Rotisserie Grilling For Entertaining

Rotisserie Grilling For Entertaining

Probably one of the biggest challenges when grilling for groups of people is timing and by timing, I mean not only the timing of the food, but the arrival timing of the guests. Even though entertaining for a larger group invites some leeway compared to an intimate dinner for four, I don’t like to skimp on a quality meal. I want everything done as close to perfect as possible, even when dealing with an unknown eating time. One of my tried and true methods to make this happen is by use of the rotisserie.

 

I’m always looking for “forgiving food,” meaning food that can be left on the grill for a slightly longer time without sacrificing the finished meal, or food which slowly comes to its finished temperature. While the is food important, even more so is the method. I find one of the more forgiving ways to cook most anything is with the rotisserie.


The rotisserie’s rotating action ensures not only an evenly cooked meal, but it’s self-basting ensures one that is juicy and moist. If my timing goes awack, I simply drop the heat and keep spinning. It’s successful every single time and when juggling a lot, which always happens when the dinner guest list grows, it’s one less thing to worry about.


Whether it’s chickens, turkey breasts, ribs or roasts, the rotisserie is my secret weapon when grilling for a group. It’s always a dizzy success.

 

What are your thoughts? (4)

07.09.16

Thomas L

I find my Smokey Mountain is another way to make forgiving food. Finish the ribs, brisket or pulled pork early, wrap it in foil and put it in the cooler for an hour or two. One less thing to do once the party starts.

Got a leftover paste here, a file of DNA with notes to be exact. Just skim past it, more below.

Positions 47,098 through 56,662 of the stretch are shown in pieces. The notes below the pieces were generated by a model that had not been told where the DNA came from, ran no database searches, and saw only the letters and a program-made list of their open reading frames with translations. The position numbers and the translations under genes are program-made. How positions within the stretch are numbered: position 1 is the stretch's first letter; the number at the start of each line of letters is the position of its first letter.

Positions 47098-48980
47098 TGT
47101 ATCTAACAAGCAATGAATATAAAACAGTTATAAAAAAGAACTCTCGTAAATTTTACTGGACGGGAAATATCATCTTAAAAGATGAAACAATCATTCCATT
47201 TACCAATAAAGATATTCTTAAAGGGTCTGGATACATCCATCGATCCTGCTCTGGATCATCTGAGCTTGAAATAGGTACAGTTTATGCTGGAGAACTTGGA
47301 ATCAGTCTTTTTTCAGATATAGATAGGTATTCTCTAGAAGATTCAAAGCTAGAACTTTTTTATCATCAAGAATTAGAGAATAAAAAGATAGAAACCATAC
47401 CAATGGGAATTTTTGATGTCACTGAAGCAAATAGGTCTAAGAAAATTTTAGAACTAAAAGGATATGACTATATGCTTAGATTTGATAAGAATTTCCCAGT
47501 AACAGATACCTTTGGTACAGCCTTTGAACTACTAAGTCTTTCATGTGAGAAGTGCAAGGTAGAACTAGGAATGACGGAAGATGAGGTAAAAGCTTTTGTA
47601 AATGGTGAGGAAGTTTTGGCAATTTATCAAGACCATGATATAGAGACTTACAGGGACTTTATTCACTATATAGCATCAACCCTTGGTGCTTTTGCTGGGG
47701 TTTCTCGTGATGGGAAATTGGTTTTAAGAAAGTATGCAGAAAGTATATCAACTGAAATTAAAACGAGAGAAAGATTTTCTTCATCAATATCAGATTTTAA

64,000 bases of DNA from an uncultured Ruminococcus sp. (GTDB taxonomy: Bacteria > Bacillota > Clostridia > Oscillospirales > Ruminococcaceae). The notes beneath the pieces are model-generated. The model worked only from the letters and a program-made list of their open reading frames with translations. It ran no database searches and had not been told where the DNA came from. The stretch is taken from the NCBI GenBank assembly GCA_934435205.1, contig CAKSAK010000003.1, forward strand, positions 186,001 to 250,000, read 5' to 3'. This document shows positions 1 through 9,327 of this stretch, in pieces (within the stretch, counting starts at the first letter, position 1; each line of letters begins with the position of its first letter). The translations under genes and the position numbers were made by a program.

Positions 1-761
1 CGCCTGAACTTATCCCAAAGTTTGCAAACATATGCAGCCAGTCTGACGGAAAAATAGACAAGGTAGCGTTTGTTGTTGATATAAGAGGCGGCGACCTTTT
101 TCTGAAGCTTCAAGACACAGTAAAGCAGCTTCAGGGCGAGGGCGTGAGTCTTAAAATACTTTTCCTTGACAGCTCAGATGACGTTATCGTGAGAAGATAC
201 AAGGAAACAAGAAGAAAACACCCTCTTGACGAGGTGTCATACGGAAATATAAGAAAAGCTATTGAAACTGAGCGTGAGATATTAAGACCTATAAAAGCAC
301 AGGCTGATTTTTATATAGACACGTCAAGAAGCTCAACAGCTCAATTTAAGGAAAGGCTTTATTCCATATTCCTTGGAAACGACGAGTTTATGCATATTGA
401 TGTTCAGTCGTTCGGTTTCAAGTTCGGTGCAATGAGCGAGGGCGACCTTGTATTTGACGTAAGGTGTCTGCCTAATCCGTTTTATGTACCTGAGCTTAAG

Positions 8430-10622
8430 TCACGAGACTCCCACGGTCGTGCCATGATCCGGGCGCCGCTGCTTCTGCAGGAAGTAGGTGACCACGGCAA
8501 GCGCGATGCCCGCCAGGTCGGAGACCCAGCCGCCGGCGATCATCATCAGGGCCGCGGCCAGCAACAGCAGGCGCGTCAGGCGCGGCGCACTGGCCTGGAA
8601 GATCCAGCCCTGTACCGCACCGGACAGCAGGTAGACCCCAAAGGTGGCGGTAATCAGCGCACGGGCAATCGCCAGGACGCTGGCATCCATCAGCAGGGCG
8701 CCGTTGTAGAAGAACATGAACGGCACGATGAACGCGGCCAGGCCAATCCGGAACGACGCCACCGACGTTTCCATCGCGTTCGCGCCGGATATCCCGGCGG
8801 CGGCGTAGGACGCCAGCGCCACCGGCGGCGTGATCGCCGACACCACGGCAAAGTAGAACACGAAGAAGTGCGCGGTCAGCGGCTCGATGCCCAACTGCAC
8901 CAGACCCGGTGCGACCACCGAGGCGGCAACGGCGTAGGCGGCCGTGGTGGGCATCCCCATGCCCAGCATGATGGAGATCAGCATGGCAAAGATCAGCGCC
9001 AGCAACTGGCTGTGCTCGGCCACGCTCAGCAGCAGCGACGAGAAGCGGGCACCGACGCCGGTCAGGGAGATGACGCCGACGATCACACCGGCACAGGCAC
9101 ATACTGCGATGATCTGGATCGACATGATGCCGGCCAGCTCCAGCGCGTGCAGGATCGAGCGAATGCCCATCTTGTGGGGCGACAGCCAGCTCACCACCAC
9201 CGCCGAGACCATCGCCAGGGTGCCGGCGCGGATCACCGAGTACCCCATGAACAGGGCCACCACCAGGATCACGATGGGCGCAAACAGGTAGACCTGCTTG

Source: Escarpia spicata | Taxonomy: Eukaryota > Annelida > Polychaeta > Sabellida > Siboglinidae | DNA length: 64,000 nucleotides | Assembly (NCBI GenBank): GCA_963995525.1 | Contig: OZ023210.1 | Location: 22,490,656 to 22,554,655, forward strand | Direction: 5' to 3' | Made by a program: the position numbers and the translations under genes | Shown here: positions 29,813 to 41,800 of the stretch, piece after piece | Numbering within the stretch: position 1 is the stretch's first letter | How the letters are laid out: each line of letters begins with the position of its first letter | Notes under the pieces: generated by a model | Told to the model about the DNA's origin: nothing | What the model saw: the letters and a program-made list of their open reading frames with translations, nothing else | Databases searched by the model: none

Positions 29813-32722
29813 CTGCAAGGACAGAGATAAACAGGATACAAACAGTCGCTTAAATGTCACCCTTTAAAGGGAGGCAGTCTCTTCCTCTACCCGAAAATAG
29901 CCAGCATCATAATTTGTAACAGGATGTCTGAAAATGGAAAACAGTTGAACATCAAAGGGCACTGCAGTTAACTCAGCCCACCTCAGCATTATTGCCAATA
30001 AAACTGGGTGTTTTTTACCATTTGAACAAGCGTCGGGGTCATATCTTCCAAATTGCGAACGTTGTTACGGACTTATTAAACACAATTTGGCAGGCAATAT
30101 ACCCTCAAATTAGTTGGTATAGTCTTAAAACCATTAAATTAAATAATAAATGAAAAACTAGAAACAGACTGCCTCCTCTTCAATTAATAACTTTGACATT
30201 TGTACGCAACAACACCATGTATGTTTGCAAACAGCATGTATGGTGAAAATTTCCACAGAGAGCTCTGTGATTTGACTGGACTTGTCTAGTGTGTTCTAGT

07.09.16

Mike Lang

Hi Thomas -

You are so right, the cooler idea is fantastic! I use it all of the time. Without a doubt, that is one of the benefits of low and slow cooking. Sounds like your Smokey Mountain is treating you well!!

Cheers!
Mike

07.17.15

Sam R

What is that large chunk of red meat in the second picture from the bottom?

07.16.15

Mike Lang

Great eye, Sam! It's a boneless standing rib roast. Easily one of my most prized things to put on the rotisserie!

Mike

07.12.15

Sam R

What is that giant piece of red meat?

07.12.15

Ed S

I agree to what Mike says, but I'll add in one additional helpful tip - that is, IF you 'know your crowd', it helps. For example, I know my brother and sister-in-law are always 10-20 minutes, so that also helps in the planning on when to eat!! :)

I absolutely love the rotisserie for larger crowds and have used it a number of time. I have cooked Thanksgiving turkey for many years, and it's really almost magical. My daughter-in-law said that it's the best white meat she's ever had - told her can't take credit but instead credit goes to the Weber rotisserie. The cool thing about the rotisserie (I've only used it on my Weber Performer but will be buying one for my Weber Spirit 310 soon so I can have both grills going -love to have leftovers ) is the slow browning of the meat and the delicious odor that drifts over to the neighbors!! While you can't shut down the heat as easily as you can on a gas grill, I just shut the openings a bit and don't feed it any more coals if we're getting close to eating time. (remember to take the bird off 15-20 minutes before cutting it and about 5 degrees of the desired temperature as it still cooks for awhile after it's removed from the grill - cover with foil to keep warm) It was worth the investment for it !

Grill on !

07.11.15

Mike Lang

Ed -

Ha! I like how you think!! Knowing the crowd IS key!

Your observations and tips are spot on. It's amazing how much versatility you can get from such a simple accessory!

Grill on!
Mike

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